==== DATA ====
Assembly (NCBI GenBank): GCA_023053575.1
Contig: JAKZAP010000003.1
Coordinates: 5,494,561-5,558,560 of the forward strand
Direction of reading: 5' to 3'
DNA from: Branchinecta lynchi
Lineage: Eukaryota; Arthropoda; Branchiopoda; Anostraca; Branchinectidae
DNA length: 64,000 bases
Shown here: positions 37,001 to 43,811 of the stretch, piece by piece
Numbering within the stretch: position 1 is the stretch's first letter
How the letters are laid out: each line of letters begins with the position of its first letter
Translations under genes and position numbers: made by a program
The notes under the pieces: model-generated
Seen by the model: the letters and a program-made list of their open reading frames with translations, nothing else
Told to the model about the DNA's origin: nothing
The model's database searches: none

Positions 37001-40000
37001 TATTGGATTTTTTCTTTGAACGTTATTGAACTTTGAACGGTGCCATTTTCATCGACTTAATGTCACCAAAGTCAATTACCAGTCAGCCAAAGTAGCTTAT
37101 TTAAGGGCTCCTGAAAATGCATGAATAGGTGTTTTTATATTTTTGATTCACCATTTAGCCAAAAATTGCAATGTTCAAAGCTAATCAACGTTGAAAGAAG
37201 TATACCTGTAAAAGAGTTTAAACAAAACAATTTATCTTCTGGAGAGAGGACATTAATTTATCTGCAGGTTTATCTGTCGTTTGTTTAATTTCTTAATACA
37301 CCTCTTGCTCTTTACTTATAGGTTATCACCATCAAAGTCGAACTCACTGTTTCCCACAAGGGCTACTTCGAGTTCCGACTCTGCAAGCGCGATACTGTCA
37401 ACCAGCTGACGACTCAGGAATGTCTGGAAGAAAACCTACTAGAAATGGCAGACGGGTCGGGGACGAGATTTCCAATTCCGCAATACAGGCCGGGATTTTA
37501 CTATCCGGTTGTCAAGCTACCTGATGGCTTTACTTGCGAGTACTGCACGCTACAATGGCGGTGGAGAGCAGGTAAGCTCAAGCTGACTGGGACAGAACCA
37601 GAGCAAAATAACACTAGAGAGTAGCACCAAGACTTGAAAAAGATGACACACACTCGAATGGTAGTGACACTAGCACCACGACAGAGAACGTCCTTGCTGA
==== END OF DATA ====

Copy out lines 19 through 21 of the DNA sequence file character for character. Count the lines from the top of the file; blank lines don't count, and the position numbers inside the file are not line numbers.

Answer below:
37201 TATACCTGTAAAAGAGTTTAAACAAAACAATTTATCTTCTGGAGAGAGGACATTAATTTATCTGCAGGTTTATCTGTCGTTTGTTTAATTTCTTAATACA
37301 CCTCTTGCTCTTTACTTATAGGTTATCACCATCAAAGTCGAACTCACTGTTTCCCACAAGGGCTACTTCGAGTTCCGACTCTGCAAGCGCGATACTGTCA
37401 ACCAGCTGACGACTCAGGAATGTCTGGAAGAAAACCTACTAGAAATGGCAGACGGGTCGGGGACGAGATTTCCAATTCCGCAATACAGGCCGGGATTTTA